For The Week Ending June 7, 2013

 

 

 

 

HOUSE PASSES ANIMAL DRUG USER FEE ACT
The House last week passed, 390-12, a bill to reauthorize for five years the Animal Drug User Fee Act (ADUFA) and the Animal Generic Drug User Fee Act (AGDUFA). The House took up the measure (S. 622) approved by unanimous consent in the Senate May 8. NPPC praised Congress for approving legislation that will give pork producers access to products that safeguard animal and public health. First enacted in 2003, ADUFA and AGDUFA allow the U.S. Food and Drug Administration to collect fees from animal health companies for the review and approval of animal health products, including ones for farm animals and pets. The fees supplement the agency’s annual congressionally-approved appropriations and have enabled FDA to dramatically reduce its review time for new animal drugs, bringing medications to market more quickly while maintaining high standards for safety and effectiveness. The legislation was approved without amendments. Opponents of modern livestock production had threatened to offer provisions to restrict from use in food-animal production certain antibiotics and to require reporting of on-farm uses of animal health products.

 

HOUSE COMMITTEE HOLDS RENEWABLE FUELS STANDARD HEARING
The House Oversight Subcommittee on Energy Policy last Wednesday held a hearing titled “Up Against the Blend Wall: Examining EPA’s Role in the Renewable Fuel Standard.” National Turkey Federation President Joel Brandenberger testified on behalf of the animal agriculture industries, saying that EPA’s unsuccessful management of the Renewable Fuel Standard (RFS) waiver process has distorted feed costs for animal producers. Brandenberger said distortion has unnecessarily increased the price of food. The RFS last year required 13.2 billion gallons of corn-based ethanol to be blended into gasoline; it mandates that 13.9 billion gallons be blended in 2013, an amount that will use about 4.9 billion bushels of corn, or about 40 percent of the nation’s crop. Click here to watch the hearing and read statements.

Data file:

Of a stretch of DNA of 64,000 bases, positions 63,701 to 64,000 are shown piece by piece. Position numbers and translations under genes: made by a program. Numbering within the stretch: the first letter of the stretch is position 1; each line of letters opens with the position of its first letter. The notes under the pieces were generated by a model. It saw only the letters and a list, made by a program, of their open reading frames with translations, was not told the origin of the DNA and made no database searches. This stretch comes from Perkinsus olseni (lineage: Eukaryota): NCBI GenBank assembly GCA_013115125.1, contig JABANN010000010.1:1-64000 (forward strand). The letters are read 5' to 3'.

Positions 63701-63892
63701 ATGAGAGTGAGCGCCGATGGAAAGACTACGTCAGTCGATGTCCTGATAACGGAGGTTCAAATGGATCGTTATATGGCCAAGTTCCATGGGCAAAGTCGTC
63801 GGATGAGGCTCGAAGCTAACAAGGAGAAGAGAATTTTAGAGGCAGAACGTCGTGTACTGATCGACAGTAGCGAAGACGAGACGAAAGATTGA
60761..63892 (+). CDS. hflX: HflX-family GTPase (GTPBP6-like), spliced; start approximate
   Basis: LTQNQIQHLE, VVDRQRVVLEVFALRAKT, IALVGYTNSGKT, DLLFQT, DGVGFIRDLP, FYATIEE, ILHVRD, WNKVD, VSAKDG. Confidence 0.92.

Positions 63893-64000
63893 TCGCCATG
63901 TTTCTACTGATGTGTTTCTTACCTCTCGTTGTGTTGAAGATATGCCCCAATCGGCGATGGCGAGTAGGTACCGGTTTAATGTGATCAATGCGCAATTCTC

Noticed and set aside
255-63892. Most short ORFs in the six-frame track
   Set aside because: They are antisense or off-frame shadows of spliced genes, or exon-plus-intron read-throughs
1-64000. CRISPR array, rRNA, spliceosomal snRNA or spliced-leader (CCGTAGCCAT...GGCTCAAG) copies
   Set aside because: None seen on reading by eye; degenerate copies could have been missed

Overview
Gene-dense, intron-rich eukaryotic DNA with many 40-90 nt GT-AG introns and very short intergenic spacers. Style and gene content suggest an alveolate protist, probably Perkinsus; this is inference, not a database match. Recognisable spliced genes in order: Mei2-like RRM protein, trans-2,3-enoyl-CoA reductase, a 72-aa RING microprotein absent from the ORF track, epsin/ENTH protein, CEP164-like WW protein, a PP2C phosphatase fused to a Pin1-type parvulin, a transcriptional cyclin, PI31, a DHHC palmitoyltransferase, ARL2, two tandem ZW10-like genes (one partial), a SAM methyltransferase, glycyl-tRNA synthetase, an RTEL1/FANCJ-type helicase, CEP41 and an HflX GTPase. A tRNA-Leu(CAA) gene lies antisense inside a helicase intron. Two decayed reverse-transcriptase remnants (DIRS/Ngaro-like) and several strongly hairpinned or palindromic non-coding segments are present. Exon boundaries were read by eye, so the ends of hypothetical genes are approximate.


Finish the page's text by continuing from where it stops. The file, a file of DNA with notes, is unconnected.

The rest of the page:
HOUSE APPROPRIATIONS SUBCOMMITTEE HOLDS BILL MARKUP
The House Appropriations Subcommittee on Agriculture, Rural Development, Food and Drug Administration, and Related Agencies last Wednesday marked up and approved the fiscal 2014 Agricultural Appropriations Bill. The bill’s discretionary spending is $1.3 billion (6.2 percent below the fiscal 2013 level) and $516 million (2.6 percent) below the president’s budget request. The bill’s mandatory spending is $120 billion, an increase of $1.1 billion above the fiscal 2013 level and a decrease of $2.1 billion from the budget request. The bill provides $19.5 billion in discretionary spending for the Agriculture Department, FDA and Commodity Futures Trading Commission and cuts of $214 million from the Supplemental Nutrition Assistance Program, also known as food stamps. The bill will be taken up in the full Appropriations Committee this week. Click here for more detailed funding information.

 

SENATE VOTES FOR CLOTURE ON FARM BILL
The Senate last Thursday voted 75-22 to invoke cloture on the five-year farm bill, S. 954. Senators will vote on final passage of the farm bill on today at 5:30 p.m. Invoking cloture cleared a major hurdle for the Senate farm bill, bringing it one step closer to the president’s desk. There were no amendments added related to the pork industry during consideration. Next up, the House is slated to take up the bill the week of the June 17.

 

CHILE LAUNCHES SAFEGUARD INVESTIGATION ON FROZEN PORK IMPORTS
Chile initiated a safeguard investigation in May on all imported frozen pork, including imports from the United States. Under international trade rules, safeguard measures are temporary emergency actions, such as duty increases, taken against imported products that have caused or threaten to cause serious injury to the importing country’s domestic industry. The Chilean Pork Producers Association alleges that imports have resulted in losses to its industry and have requested an additional duty of 14.3 percent on all imports. A commission will conduct a 90-day investigation to determine whether safeguard measures should be imposed and, if so, at what rate. All interested parties, including NPPC, have an opportunity to present written evidence and arguments and to appear at a hearing on the investigation. U.S. pork exports are not injuring the Chilean pork industry, according to NPPC. While U.S. exports have grown, they remain small and stable both in relation to pork consumption and pork production in Chile. In fact, while Chilean pork producers continue to account for over 95 percent of domestic consumption, Chilean producers have significantly increased their sales in export markets. NPPC believes that the charges of price distortion are unfounded and will vigorously defend the investigation on behalf of U.S. pork producers. NPPC is working with its outside U.S. trade counsel and has hired local counsel in Chile to represent the interests of the U.S. pork industry.